As we take the temperature of the Northern Colorado housing market after the first quarter of 2018, we can report a steady simmer, as reflected by the nearly 10 percent climb across the region in average sales prices. But the local community that’s really cooking is the one where average prices actually declined in the first three months of the year.
That’s not a misprint.
Sales in the Windsor-Severance sub-market surged during the first quarter by almost 51 percent over the first quarter of 2017. At the same, average sales prices for the quarter slipped by just under 1 percent (0.74), from $406,640 to $403,605.
To a degree, the moderation in prices for Windsor-Severance can be explained by an increased availability of mid-priced homes, which can keep a check on the average overall price. Windsor-Severance was the only sub-market where the supply of attached homes, such as townhomes and duplexes, increased over last year’s first quarter. Specifically, the inventory of attached homes increased from 16 in the first quarter of 2017 to 28 this year — up 75 percent.
Overall inventory for Windsor-Severance was flat — 238 compared to 236 at the same time last year. But once again, that’s an advantage over the rest of the region, where total inventory was down 14.7 percent at the close of the first quarter.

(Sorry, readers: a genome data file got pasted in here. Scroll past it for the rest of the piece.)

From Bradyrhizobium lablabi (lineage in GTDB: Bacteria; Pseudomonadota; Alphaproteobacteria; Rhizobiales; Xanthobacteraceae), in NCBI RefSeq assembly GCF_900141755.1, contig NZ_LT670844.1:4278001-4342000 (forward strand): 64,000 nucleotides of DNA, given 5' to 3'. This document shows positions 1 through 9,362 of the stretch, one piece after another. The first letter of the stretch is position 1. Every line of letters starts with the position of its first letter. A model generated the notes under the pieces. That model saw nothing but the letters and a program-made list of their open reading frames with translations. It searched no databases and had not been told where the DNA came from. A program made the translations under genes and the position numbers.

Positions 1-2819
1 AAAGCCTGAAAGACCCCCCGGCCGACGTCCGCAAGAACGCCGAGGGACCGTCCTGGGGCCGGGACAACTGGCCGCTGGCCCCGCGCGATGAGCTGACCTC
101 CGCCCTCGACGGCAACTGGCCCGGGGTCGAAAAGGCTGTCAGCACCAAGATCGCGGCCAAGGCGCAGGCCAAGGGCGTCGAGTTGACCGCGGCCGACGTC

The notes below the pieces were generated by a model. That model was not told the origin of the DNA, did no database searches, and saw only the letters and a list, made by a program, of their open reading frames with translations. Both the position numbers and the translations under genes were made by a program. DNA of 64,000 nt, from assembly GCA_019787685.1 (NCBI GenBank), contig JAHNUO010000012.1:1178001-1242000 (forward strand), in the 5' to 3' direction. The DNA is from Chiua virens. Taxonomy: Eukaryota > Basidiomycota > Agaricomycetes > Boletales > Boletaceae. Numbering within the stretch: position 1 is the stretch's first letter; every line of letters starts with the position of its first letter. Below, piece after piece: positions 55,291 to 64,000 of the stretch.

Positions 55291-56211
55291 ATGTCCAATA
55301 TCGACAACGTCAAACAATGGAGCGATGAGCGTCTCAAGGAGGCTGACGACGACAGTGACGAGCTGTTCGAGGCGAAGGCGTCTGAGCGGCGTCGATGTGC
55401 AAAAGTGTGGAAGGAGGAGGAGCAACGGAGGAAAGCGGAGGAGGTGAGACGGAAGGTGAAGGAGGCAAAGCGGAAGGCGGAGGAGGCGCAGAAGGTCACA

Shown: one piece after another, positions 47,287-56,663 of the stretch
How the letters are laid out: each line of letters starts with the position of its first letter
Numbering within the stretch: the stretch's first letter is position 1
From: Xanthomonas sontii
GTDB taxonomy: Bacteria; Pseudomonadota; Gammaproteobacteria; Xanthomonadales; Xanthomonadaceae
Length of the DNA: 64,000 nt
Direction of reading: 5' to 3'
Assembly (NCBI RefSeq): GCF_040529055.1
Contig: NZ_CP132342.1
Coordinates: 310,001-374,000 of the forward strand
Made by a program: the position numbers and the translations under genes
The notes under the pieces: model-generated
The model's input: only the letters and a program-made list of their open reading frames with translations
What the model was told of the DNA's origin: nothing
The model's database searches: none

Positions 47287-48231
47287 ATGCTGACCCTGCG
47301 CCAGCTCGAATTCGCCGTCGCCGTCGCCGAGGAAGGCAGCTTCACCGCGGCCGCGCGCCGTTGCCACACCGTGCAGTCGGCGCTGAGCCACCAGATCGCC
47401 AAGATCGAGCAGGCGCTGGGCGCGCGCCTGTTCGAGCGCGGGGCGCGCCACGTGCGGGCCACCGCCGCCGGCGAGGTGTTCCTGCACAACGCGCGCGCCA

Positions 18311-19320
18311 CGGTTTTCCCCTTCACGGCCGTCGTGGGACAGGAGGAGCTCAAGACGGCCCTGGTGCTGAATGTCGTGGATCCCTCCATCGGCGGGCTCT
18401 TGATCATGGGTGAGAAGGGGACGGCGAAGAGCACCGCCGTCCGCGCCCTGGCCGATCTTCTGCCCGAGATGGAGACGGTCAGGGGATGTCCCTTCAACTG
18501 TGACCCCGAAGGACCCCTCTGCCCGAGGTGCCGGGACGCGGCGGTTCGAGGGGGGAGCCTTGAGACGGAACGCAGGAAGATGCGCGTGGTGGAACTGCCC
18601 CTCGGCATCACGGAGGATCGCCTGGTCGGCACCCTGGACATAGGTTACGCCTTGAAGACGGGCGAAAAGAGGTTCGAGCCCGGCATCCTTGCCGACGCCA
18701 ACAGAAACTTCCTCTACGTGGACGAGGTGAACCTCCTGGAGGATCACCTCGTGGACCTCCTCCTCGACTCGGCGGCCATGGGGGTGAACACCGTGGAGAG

The takeaway from this data: Builders are working hard to bring enough new homes to the market in the Windsor-Severance area to address demand. If that continues to be the case, buyers looking for opportunity will find it here.
While Windsor-Severance may be the most intriguing sub-market in Northern Colorado, there are plenty of additional story lines that warrant attention:
More than any other community, Greeley-Evans has felt the pinch of tight inventory over the past two years. After an 18 percent decline in first-quarter supply from 2016 to 2017, supply was down another 12 percent this year. Consequently, average prices have increased $63,535 per home over the two-year period, increased 15.7 percent over the first quarter of 2017, and even eclipsed the $300,000 threshold for the latest quarter. Yes, Greeley remains an affordable option for a region where overall average prices are pushing $400,000, but that price gap is starting to close as availability dwindles.
Berthoud was the big story over the last two years due to a burst of new construction. But as builders are transitioning — finishing projects and starting in new developments — both inventory and sales have slowed in the Loveland-Berthoud market. First quarter sales declined 10.3 percent for the quarter while supply declined 24.6 percent.
Prices in the Fort Collins-Timnath-Wellington area increased 8.8 percent over the first quarter of 2017. While that’s in step with the region as a whole (9.9 percent), it’s worth noting that last year’s first quarter prices increased by just 5.7 percent. Once again, we see the influence of continuing demand — sales up 3 percent — with less inventory to choose from — down 12.5 percent.
On balance, the first quarter results reinforce what we suspected at the start of the year. The local housing market remains hot and shows no signs of cooling off. As we enter the height of the selling season, keep a close eye on supply. That’s the determining factor for how we will be assessing the second quarter.
Brandon Wells is president of The Group Inc. Real Estate, founded in Fort Collins in 1976 with six locations in Northern Colorado.